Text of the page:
By  on June 20, 2008

NEW YORK — In an effort to educate and inspire 150 members of its design and merchandising staff, Liz Claiborne Inc. held its annual "White Space" seminar at the Museum of Natural History here on Thursday.

As part of the event, the company offered a panel discussion titled "Retail's Moment of Redefinition" and called upon industry experts such as Linda Fargo, senior vice president, women's fashion office and store presentation at Bergdorf Goodman; Stefani Greenfield, co-founder of Scoop stores; Richard Hodos, retail real estate expert with clients including Michael Kors and Jonathan Adler; John Bartlett, creative director of his namesake men's wear brand and of the upcoming Claiborne by John Bartlett men's collection; Candace Corlett, president of WSL Strategic Retail, and Glenda Bailey, editor in chief of Harper's Bazaar. The panel was moderated by Tom Julian, brand and trend consultant.

"It's so important to have something irresistible, to have something that people feel like they have to have," Corlett said about enticing the consumer to buy in tough economic times. "We also need to find ways to make shopping trips more efficient as consumers are bunching their trips together."

Corlett pointed to the rise in gas prices, which is leading consumers to hit the Home Depot and the department store in one day's outing, rather than in multiple trips. She also noted the danger in this behavior becoming a habit, which consumers may not break when the economy recovers.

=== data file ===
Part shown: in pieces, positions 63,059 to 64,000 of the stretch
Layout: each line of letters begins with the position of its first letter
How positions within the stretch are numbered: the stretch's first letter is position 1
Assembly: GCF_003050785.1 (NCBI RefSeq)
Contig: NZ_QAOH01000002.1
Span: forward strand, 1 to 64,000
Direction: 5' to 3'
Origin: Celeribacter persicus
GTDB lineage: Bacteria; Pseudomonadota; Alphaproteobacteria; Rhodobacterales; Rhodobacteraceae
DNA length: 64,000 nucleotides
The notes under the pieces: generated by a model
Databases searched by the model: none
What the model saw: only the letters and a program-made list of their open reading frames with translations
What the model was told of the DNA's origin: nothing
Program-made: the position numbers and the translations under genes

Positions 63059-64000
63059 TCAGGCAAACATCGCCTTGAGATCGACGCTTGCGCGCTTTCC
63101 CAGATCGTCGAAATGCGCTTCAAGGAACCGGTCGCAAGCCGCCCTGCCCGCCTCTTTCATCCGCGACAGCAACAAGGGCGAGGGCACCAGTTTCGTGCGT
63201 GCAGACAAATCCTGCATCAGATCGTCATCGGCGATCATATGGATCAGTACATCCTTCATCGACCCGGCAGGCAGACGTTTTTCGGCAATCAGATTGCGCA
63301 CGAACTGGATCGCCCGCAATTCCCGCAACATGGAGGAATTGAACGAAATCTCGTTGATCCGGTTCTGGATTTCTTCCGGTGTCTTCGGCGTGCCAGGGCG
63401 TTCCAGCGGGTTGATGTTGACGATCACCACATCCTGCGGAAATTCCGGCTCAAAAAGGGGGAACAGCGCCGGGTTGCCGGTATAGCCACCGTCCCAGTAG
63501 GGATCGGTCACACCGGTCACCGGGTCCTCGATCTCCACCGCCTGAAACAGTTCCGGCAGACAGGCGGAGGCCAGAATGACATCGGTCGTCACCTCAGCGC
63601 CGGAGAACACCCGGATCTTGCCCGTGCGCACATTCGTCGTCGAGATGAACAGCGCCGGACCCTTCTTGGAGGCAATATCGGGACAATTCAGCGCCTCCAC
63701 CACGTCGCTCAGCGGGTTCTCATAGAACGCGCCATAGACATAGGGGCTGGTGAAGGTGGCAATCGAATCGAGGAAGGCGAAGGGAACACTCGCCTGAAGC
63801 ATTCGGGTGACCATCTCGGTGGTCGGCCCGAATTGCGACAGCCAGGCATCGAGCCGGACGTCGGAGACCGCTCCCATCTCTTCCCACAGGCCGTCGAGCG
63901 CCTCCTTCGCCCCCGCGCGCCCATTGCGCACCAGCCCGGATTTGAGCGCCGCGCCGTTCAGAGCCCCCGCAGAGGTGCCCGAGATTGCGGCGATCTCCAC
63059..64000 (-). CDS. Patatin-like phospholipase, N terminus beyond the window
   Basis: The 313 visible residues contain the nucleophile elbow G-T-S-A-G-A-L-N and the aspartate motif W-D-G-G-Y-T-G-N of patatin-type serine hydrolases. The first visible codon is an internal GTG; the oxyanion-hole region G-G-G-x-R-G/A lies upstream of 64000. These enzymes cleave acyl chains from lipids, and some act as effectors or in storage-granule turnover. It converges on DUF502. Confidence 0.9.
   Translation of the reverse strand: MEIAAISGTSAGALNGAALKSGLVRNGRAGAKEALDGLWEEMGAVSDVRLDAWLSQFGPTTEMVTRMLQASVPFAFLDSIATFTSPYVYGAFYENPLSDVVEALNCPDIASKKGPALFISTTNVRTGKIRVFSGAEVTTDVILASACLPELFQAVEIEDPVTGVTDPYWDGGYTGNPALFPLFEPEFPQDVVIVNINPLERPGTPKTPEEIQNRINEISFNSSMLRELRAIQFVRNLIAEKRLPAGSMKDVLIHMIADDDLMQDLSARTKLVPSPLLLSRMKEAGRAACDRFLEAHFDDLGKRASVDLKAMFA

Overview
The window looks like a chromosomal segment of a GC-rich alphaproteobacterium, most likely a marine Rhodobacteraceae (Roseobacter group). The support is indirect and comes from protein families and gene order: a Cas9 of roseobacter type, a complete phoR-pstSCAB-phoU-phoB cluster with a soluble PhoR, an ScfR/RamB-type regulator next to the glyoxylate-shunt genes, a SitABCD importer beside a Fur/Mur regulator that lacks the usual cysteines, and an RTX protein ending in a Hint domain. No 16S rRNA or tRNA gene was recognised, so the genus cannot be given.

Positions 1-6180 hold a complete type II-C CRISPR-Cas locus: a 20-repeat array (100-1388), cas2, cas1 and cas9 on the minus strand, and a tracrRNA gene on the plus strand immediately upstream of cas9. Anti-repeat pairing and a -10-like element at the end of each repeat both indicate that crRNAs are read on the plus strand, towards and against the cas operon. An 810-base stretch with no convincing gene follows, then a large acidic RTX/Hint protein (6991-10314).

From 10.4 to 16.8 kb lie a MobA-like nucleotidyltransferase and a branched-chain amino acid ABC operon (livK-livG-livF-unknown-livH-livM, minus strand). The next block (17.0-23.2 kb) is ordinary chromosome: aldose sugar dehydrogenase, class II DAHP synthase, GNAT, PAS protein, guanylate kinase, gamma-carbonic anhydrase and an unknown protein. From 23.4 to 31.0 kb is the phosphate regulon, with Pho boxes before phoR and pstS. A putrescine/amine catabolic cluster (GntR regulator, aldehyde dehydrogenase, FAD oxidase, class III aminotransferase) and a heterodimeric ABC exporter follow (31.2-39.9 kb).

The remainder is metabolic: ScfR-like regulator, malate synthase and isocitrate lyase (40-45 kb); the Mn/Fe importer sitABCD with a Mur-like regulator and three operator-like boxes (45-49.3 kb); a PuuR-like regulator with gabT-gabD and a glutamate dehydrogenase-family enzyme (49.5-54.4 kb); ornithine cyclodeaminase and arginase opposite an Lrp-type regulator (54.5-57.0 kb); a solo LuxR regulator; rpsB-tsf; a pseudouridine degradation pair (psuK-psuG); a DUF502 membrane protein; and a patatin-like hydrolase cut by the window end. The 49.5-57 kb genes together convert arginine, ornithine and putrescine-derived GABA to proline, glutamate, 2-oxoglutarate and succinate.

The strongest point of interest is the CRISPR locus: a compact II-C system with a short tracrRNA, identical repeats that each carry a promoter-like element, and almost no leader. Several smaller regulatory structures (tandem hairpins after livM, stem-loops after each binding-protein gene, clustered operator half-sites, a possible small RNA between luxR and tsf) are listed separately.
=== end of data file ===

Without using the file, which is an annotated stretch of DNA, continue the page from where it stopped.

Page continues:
Greenfield said she doesn't feel like she has changed the way she does business, even in this tough economic time.

"We are always out to edit for our customer, to give them quality and value," she said. "Everyone who walks into my stores is looking for objects of desire. No one needs our stuff, they want our stuff. In a recession, that is no different. Even when you are feeling down, you want to look good to make yourself feel better."

Fargo agreed, "People look for pieces with longevity and they look for pieces with passion," she said. "They buy into the trends when the trends are exciting and especially in times like these there is room for that."Fargo also pointed to good service as key in retail. "It's about simple friendliness, like saying 'Hello' when a customer walks in, but you really shouldn't say 'Can I help you?' since that adds pressure and often gives them the opportunity to turn away," she said. "It's those simple friendly gestures that tell the customer 'This is a nice place,' and she will return."

Bartlett said he opened his 500-square-foot store in the West Village here in order to get closer to his customer and to learn about what he is looking for from him as a designer.

When the conversation turned to the growing trend in partnerships such as the Rogan/Target line, panelists all agreed they won't hurt the higher-end segment of their businesses if it's done with integrity.

"This is the modern way, it's how we live, we all shop high-low these days," Fargo said. "We buy our plates at Crate & Barrel, but we may also have an Hermès blanket. There's nothing wrong with that, so I think these partnerships create name recognition for a brand and that is not harmful."

Panelists all agreed about the growing importance of bringing the Internet and technology to retail — Corlett used the Los Angeles-based Fashionology store as an example, calling it the "Build-A-Bear for Fashion," as a "brilliant tween retail experience."

Panelists pointed to brands like Virgin Atlantic, JetBlue, Tory Burch, Apple, J. Crew and Lanvin as a select group of brands that will surely thrive in a recession.

"Fashion should be seen as entertainment, and the brands we see as leaders all provide a sort of entertainment to their customers," Bailey said. "Always remember you are in the entertainment industry."

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